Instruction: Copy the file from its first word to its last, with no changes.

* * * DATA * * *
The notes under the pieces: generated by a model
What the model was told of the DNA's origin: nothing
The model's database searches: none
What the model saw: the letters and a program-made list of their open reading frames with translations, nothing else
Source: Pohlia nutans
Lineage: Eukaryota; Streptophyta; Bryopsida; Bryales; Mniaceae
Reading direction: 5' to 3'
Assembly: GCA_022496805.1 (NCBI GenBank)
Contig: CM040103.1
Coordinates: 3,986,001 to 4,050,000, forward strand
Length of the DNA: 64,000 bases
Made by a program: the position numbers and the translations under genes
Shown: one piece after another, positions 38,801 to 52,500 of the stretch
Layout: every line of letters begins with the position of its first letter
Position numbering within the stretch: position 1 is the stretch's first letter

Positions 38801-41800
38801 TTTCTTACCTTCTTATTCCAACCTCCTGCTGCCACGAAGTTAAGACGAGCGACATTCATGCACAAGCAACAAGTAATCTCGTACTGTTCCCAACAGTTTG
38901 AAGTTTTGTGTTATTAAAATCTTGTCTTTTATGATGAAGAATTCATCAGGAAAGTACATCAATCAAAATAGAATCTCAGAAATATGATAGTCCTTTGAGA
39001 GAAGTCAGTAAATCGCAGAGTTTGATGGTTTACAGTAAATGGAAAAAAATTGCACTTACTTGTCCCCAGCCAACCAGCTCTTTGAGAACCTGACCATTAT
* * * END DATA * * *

The notes under the pieces: generated by a model
What the model was told of the DNA's origin: nothing
The model's database searches: none
What the model saw: the letters and a program-made list of their open reading frames with translations, nothing else
Source: Pohlia nutans
Lineage: Eukaryota; Streptophyta; Bryopsida; Bryales; Mniaceae
Reading direction: 5' to 3'
Assembly: GCA_022496805.1 (NCBI GenBank)
Contig: CM040103.1
Coordinates: 3,986,001 to 4,050,000, forward strand
Length of the DNA: 64,000 bases
Made by a program: the position numbers and the translations under genes
Shown: one piece after another, positions 38,801 to 52,500 of the stretch
Layout: every line of letters begins with the position of its first letter
Position numbering within the stretch: position 1 is the stretch's first letter

Positions 38801-41800
38801 TTTCTTACCTTCTTATTCCAACCTCCTGCTGCCACGAAGTTAAGACGAGCGACATTCATGCACAAGCAACAAGTAATCTCGTACTGTTCCCAACAGTTTG
38901 AAGTTTTGTGTTATTAAAATCTTGTCTTTTATGATGAAGAATTCATCAGGAAAGTACATCAATCAAAATAGAATCTCAGAAATATGATAGTCCTTTGAGA
39001 GAAGTCAGTAAATCGCAGAGTTTGATGGTTTACAGTAAATGGAAAAAAATTGCACTTACTTGTCCCCAGCCAACCAGCTCTTTGAGAACCTGACCATTAT